Monday, June 15, 2020

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1992, Day Eleven: Other Nominees

Here are nine other films nominated for Academy Awards across seven categories:

Alien 3
Best Visual Effects nominee (lost to Death Becomes Her)

Regarding the momentum of the story and details of the plot, it absolutely feels like several drafts stitched together and feels much longer than it actually is. A shame, because Sigourney weaver is tremendous in this, playing a Ripley who fights to survive, even as she's racked with survivor's guilt. Its Visual Effects nomination was well-earned, used first to establish Ripley's ship crash-landing on the prison planet, then to show us the fully active xenomorph throughout.

Batman Returns
Best Makeup nominee (lost to Bram Stoker's Dracula)
Best Visual Effects nominee (lost to Death Becomes Her)

Very busy, very campy, very interested in its villains as visuals but not much else. Impressive makeup effects bring the Penguin to ghastly life, to say nothing of Catwoman's wild mane or Max Schreck's ghostly being. Visual effects highlights include the various Bat-vehicles, bats, umbrella gadgets. Not a bad couple of nominations, though Costume would also have been a fine consideration.

Bram Stoker's Dracula
Best Art Direction-Set Decoration nominee (lost to Howards End)
Best Costume Design winner
Best Makeup winner
Best Sound Effects Editing winner

Absolutely wild that this movie exists: horny, luscious, every frame an uncomfortably erotic work of art. Yes to the sets, period but also imaginative, not beholden to historical accuracy; yes to the costumes, unnatural and gorgeous; yes to the makeup, aging and transforming Dracula where necessary; yes to the sound editing - the beastly grunts and growls underneath some of Dracula's dialogue are chilling. Four is too few to honor this masterpiece.

Death Becomes Her
Best Visual Effects winner

A horror-comedy that's got the goods on both counts. Look especially at Goldie Hawn, soaking wet, fishbelly-white, her eyes an unnatural neon: a succubus from your weirdest scary-sexy dream! A great showcase for Meryl Streep, one of my favorites of her oeuvre. Its Visual Effects win is deserved, with a still-impressive "how?!"  quality to the spun-about heads, shotgun wounds, bouncing body parts...

Best Cinematography nominee (lost to A River Runs Through It)
Best Makeup nominee (lost to Bram Stoker's Dracula)

I don't hate the idea of examining Hoffa through a (fictional) trusted aide, one who can embody both the union men he inspired and the criminal thugs he cultivated; it just doesn't work, completely. The makeup is fine, subtle work on Jack Nicholson to transform and age him. The cinematography nod, too, is not a bad one; the riot sequence in Act One and the meeting between Ciaro and D'Allessandro in Act Three are particularly great examples.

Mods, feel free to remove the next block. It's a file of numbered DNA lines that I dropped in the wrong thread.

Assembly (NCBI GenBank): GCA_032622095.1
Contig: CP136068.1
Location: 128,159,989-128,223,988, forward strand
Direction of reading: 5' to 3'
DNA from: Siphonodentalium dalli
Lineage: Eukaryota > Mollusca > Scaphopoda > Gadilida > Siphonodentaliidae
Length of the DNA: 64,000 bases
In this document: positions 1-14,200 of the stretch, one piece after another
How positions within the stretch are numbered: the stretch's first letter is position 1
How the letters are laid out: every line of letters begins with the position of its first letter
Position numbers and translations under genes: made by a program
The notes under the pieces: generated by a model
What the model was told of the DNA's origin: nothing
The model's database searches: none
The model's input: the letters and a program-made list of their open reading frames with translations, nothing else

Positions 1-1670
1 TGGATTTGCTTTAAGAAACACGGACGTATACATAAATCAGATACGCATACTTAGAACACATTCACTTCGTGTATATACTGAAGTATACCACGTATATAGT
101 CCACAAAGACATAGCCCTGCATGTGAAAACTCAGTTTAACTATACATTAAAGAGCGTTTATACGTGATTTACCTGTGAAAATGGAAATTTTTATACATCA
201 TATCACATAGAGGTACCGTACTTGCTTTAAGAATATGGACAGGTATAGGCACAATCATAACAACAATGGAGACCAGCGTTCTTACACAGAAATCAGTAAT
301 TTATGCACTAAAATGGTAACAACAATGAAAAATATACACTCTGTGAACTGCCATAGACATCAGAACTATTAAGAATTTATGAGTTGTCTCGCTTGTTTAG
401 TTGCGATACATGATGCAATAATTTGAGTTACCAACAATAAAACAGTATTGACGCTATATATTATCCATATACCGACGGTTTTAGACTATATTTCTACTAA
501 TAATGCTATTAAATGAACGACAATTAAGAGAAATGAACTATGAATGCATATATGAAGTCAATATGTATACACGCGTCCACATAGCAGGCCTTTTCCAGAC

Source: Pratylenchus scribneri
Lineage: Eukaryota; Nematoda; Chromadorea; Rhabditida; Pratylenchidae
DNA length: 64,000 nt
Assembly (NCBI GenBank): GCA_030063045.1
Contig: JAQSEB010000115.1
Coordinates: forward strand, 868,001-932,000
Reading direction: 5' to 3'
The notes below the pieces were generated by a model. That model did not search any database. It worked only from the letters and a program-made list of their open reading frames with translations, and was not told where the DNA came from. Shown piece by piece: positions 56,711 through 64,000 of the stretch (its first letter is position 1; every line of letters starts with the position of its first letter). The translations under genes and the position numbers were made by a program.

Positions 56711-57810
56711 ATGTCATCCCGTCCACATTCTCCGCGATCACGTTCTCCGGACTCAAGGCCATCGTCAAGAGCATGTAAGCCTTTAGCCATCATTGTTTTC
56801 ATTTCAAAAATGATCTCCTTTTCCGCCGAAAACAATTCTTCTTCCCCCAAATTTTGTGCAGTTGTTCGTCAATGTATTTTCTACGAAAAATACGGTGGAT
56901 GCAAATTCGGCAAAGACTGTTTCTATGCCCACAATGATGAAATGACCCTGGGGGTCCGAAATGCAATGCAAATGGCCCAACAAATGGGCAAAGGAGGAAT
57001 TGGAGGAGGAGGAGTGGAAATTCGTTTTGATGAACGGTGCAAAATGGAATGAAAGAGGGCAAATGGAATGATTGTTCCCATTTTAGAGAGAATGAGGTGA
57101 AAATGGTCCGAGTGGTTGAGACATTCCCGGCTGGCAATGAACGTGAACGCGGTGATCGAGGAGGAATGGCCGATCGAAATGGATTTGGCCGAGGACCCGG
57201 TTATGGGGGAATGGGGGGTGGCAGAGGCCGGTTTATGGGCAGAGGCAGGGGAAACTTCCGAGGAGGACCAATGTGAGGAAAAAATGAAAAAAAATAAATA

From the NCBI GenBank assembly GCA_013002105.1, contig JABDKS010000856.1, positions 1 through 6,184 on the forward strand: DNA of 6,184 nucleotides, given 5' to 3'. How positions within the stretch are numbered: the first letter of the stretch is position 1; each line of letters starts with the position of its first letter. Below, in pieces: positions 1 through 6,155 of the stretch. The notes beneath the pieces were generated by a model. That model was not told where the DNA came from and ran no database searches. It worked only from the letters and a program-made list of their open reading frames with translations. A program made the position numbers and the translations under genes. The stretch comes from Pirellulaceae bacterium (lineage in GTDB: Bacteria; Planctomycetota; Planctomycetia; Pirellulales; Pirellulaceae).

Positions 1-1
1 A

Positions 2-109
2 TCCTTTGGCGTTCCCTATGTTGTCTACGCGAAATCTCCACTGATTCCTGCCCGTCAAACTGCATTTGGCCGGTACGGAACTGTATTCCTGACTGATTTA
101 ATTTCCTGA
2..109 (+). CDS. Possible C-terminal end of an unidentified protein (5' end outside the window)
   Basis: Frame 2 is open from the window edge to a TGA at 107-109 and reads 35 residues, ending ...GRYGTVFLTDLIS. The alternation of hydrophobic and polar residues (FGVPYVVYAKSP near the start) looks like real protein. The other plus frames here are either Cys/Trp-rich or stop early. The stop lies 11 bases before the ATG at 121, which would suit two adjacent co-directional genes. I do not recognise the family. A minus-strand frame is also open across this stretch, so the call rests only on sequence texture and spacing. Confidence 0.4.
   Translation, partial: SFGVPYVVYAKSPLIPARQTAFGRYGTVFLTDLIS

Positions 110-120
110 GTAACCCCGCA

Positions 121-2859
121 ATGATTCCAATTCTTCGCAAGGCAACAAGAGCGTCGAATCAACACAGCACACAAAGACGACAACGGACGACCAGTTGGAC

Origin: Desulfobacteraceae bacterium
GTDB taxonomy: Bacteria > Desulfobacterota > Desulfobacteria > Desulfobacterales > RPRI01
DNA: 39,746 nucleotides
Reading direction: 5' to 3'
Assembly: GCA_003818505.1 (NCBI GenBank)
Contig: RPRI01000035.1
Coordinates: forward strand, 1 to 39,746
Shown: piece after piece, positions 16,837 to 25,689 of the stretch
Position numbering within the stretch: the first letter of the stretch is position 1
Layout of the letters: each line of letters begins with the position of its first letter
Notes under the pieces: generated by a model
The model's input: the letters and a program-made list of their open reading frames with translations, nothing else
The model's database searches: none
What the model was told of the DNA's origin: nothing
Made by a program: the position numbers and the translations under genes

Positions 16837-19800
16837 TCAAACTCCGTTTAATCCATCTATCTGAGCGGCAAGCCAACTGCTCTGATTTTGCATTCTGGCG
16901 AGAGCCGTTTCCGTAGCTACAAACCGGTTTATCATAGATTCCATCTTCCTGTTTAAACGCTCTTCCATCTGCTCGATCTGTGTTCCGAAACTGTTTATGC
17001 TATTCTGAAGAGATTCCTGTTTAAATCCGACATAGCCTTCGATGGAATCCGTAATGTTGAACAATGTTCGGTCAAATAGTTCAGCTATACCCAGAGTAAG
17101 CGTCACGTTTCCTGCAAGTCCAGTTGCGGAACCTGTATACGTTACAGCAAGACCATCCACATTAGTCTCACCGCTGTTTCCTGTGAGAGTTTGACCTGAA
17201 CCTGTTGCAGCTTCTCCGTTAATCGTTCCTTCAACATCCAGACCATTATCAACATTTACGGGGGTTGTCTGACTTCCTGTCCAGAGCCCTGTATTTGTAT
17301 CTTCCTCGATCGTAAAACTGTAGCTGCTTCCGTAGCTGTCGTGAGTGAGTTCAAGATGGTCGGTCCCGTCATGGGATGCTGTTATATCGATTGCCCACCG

The Last of the Mohicans
Best Sound winner

A good win, with all the nature and war and music perfectly mixed together. I'm surprised this didn't get in for cinematography, editing or score, either. Not that I would necessarily nominate it for those, but one imagines this film should have been right up the Academy's wheelhouse, especially considering how genuinely good it is!

The Lover
Best Cinematography nominee (lost to A River Runs Through It)

There are times when the cinematography is gorgeous, and there are times when it is fine. I  understand the nomination, but I do not agree with it...though I applaud the divine lighting of Tony Leung's gorgeous ass. Truth be told, I don't like this movie very much: it's kind of dull and the performances aren't great. Now, had this been up for score or sound, we'd truly be talking.

Best Art Direction-Set Decoration nominee (lost to Howards End)
Best Costume Design nominee (lost to Bram Stoker's Dracula)

One of the most visually imaginative films of the year. The nominations are deserved, there is nothing else like the sets and costumes here. I wish the movie was consistently involving; instead, it seems just as enamored of action and violence as its chief antagonist, and that slogging finale suffers as a result. Ah, well, we'll always have Alsatia!

Under Siege
Best Sound nominee (lost to The Last of the Mohicans)
Best Sound Effects Editing nominee (lost to Bram Stoker's Dracula)

Action films tend to do well with the sound categories, at least nomination-wise, and it's good that a genre film like this can be given its due somewhere. It's dunderheaded screenplay, too slick production values, and vacuous leads make for a very not-good movie, but the sound is fine. Shit explodes, bullets fly while a band plays, knives whip through the air.

Tomorrow, I take a look at 1992's horror slate...well, ten of them, at least.

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